first_img Rector Washington, DC Rector/Priest in Charge (PT) Lisbon, ME AddThis Sharing ButtonsShare to PrintFriendlyPrintFriendlyShare to FacebookFacebookShare to TwitterTwitterShare to EmailEmailShare to MoreAddThis Assistant/Associate Rector Washington, DC Rector Albany, NY Missioner for Disaster Resilience Sacramento, CA Theological Education Assistant/Associate Rector Morristown, NJ Director of Administration & Finance Atlanta, GA Family Ministry Coordinator Baton Rouge, LA Cathedral Dean Boise, ID Virtual Celebration of the Jerusalem Princess Basma Center Zoom Conversation June 19 @ 12 p.m. ET Press Release Service Cynthia Moe-Lobeda, a well-known Lutheran ethicist, has accepted a joint appointment as professor of Christian ethics at Pacific Lutheran Theological Seminary and Church Divinity School of the Pacific.Moe-Lobeda has taught at Seattle University since 2004 and is co-author of the forthcoming book, “The Bible and Ethics in the Christian Life: A New Conversation.” Her other books include “Resisting Structural Evil: Love as Ecological-Economic Vocation” and “Public Church: For the Life of the World.”“Cynthia Moe-Lobeda is a widely recognized expert on the ethical dimensions of globalization, the environmental crisis and the impact of race, class and gender on moral decision-making,” said the Very Rev. W. Mark Richardson, dean and president of CDSP. “She will make an important contribution not only to the formation of our students at CDSP, but also to seminarians from Hong Kong and elsewhere in Asia and the Pacific who study with us here in Berkeley.”“We are very pleased that Dr. Moe-Lobeda has chosen to cast her lot with the community at Pacific Lutheran Theological Seminary,” said Rev. Brian Stein-Webber, interim chief administration Officer at PLTS. “Her books are already an important part of our curriculum, and to have her wisdom and insight and care being delivered in person is as much as we could hope for! We pray for her and her husband Ron’s transitions in the coming months.”Moe-Lobeda is well known in ecclesial, faith-based organizing and theological education circles. She received her Ph.D. in Christian Ethics from Union Theological Seminary in New York where she wrote her dissertation, on “…economic globalization and Luther’s Indwelling God as source of subversive moral agency.”Moe Lobeda had previously received an M.T.S. from Wesley Theological Seminary, Washington, D.C., and an M.S.W. from the School of Social Work at the University of Washington, Seattle. She did her undergraduate work at St. Olaf College, Northfield, Minnesota. She will assume the responsibilities of this PLTS/CDSP joint appointment in the fall semester.“We’re delighted to welcome Dr. Moe-Lobeda,” said Alicia Vargas, interim dean at PLTS. “She will bring distinction, prophetic spark, and dedicated and world-engaged scholarship and teaching to PLTS. With this, Moe-Lobeda will contribute to the tradition of excellence and Lutheran strength of our seminary within the richness of the GTU.” In-person Retreat: Thanksgiving Trinity Retreat Center (West Cornwall, CT) Nov. 24-28 An Evening with Presiding Bishop Curry and Iconographer Kelly Latimore Episcopal Migration Ministries via Zoom June 23 @ 6 p.m. ET Featured Events Episcopal Church releases new prayer book translations into Spanish and French, solicits feedback Episcopal Church Office of Public Affairs An Evening with Aliya Cycon Playing the Oud: Crossing continents and cultures with the most beautiful instrument you’ve never heard Lancaster, PA (and streaming online) July 3 Rector Smithfield, NC Episcopal Migration Ministries’ Virtual Prayer Vigil for World Refugee Day Facebook Live Prayer Vigil June 20 @ 7 p.m. ET Rector Collierville, TN Submit a Job Listing Remember Holy Land Christians on Jerusalem Sunday, June 20 American Friends of the Episcopal Diocese of Jerusalem This Summer’s Anti-Racism Training Online Course (Diocese of New Jersey) June 18-July 16 Associate Priest for Pastoral Care New York, NY Rector Pittsburgh, PA The Church Pension Fund Invests $20 Million in Impact Investment Fund Designed to Preserve Workforce Housing Communities Nationwide Church Pension Group Rector Tampa, FL Featured Jobs & Calls People, Episcopal Charities of the Diocese of New York Hires Reverend Kevin W. VanHook, II as Executive Director Episcopal Charities of the Diocese of New York Seminary of the Southwest announces appointment of two new full time faculty members Seminary of the Southwest center_img Director of Music Morristown, NJ Canon for Family Ministry Jackson, MS The Church Investment Group Commends the Taskforce on the Theology of Money on its report, The Theology of Money and Investing as Doing Theology Church Investment Group Join the Episcopal Diocese of Texas in Celebrating the Pauli Murray Feast Online Worship Service June 27 Submit an Event Listing Tags TryTank Experimental Lab and York St. John University of England Launch Survey to Study the Impact of Covid-19 on the Episcopal Church TryTank Experimental Lab Ya no son extranjeros: Un diálogo acerca de inmigración Una conversación de Zoom June 22 @ 7 p.m. ET Inaugural Diocesan Feast Day Celebrating Juneteenth San Francisco, CA (and livestream) June 19 @ 2 p.m. PT Priest-in-Charge Lebanon, OH Associate Rector for Family Ministries Anchorage, AK Rector Bath, NC Course Director Jerusalem, Israel Rector Belleville, IL New Berrigan Book With Episcopal Roots Cascade Books Curate (Associate & Priest-in-Charge) Traverse City, MI Priest Associate or Director of Adult Ministries Greenville, SC Youth Minister Lorton, VA Rector Knoxville, TN Rector Hopkinsville, KY Bishop Diocesan Springfield, IL Assistant/Associate Priest Scottsdale, AZ Curate Diocese of Nebraska Rector (FT or PT) Indian River, MI Rector Martinsville, VA Rector and Chaplain Eugene, OR Posted May 15, 2015 Rector Shreveport, LA Submit a Press Release Cynthia Moe-Lobeda is new ethics professor To serve jointly Pacific Lutheran, Episcopal seminaries Associate Rector Columbus, GAlast_img read more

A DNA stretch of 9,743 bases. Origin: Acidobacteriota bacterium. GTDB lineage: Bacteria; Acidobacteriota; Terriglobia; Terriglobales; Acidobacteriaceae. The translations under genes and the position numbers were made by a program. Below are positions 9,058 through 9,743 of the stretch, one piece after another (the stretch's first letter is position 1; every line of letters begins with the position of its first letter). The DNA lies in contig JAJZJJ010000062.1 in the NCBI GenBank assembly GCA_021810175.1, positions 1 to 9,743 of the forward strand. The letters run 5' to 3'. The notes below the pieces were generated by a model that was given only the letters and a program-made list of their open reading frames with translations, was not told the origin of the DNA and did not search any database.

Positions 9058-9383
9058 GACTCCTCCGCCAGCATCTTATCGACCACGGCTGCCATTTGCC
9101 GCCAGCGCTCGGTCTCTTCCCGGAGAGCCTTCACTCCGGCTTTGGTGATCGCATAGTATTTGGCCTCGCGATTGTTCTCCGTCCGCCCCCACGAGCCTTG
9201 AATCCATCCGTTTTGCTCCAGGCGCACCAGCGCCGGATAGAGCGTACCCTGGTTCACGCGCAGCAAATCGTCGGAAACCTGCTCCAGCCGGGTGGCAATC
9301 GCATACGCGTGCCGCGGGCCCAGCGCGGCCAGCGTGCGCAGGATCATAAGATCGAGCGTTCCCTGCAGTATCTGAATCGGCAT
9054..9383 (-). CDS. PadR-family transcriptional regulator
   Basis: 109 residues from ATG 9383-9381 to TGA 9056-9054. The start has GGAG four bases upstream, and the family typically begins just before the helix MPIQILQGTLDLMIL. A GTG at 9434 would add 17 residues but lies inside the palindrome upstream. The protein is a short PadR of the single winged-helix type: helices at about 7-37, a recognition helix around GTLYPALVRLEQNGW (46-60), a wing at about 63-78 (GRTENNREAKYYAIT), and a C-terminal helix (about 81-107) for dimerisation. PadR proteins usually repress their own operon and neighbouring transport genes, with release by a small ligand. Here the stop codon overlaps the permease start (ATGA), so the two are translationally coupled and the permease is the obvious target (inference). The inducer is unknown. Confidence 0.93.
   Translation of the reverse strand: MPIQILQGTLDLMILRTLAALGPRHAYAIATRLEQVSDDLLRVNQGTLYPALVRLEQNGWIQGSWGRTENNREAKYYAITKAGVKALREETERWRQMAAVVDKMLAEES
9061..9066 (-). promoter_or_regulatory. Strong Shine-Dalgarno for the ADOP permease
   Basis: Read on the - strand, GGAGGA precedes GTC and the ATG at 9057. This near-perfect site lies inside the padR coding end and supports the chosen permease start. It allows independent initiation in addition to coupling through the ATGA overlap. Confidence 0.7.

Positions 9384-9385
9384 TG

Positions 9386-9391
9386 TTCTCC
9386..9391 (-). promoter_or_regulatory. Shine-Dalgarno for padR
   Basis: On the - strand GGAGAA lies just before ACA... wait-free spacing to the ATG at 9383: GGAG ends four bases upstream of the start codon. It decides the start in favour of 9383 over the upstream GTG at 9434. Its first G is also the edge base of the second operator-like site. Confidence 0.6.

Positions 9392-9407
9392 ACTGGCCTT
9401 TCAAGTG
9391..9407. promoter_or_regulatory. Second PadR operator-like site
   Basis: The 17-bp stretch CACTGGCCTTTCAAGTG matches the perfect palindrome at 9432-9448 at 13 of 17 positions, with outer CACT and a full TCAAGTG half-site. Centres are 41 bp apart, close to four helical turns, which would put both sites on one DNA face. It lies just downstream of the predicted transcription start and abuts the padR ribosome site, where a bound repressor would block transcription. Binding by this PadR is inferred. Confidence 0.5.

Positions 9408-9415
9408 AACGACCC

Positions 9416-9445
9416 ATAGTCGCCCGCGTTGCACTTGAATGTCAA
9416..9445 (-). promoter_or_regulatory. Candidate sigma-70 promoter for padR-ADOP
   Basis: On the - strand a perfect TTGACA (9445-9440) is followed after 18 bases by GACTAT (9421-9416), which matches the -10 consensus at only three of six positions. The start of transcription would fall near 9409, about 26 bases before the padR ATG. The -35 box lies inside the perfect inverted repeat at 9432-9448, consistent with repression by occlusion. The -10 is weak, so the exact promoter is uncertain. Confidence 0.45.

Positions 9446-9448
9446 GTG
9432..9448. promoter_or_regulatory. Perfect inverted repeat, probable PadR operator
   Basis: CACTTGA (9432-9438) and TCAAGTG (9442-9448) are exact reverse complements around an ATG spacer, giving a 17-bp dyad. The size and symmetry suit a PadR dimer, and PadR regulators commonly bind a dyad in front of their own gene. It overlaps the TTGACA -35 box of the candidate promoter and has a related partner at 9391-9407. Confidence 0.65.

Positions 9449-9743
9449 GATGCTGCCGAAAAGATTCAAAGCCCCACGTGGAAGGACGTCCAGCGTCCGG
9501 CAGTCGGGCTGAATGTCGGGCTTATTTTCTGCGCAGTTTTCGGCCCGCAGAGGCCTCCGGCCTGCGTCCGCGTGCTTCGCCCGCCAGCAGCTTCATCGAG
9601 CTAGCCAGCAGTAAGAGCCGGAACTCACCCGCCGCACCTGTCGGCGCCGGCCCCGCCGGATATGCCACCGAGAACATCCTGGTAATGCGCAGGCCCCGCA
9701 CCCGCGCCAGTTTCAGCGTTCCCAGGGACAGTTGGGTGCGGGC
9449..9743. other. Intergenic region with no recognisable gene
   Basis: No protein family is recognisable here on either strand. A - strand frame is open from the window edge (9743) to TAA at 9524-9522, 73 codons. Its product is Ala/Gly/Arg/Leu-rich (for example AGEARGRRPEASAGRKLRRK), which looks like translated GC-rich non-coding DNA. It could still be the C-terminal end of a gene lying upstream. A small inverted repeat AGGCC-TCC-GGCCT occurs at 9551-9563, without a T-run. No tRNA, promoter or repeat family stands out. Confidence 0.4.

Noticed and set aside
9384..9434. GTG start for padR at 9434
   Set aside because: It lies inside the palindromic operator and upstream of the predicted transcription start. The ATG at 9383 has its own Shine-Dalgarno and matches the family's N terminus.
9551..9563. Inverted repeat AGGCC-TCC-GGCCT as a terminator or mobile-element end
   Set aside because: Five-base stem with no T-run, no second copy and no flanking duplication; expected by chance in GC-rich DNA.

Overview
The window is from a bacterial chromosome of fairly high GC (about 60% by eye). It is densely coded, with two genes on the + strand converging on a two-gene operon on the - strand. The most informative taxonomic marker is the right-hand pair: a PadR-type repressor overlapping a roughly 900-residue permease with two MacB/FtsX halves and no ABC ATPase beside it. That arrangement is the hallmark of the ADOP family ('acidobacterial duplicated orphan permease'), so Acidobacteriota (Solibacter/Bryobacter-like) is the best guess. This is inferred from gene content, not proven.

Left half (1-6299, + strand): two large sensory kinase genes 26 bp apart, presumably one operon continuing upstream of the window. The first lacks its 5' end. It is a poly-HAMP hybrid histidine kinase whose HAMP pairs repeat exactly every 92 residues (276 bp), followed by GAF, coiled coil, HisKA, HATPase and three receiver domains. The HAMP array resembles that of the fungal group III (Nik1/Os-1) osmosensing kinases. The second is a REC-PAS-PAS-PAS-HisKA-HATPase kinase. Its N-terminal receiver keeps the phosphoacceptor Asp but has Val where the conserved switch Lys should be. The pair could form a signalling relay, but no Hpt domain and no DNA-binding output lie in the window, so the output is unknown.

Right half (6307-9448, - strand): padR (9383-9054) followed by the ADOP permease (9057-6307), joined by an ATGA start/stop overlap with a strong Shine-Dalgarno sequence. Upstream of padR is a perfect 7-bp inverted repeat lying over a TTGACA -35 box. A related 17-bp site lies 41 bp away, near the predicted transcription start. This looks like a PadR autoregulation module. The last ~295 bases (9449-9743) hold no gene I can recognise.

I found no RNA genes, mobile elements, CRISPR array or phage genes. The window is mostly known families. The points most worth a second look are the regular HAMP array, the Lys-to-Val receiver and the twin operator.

Del fondo de las aguas: La Costa del Golfo y…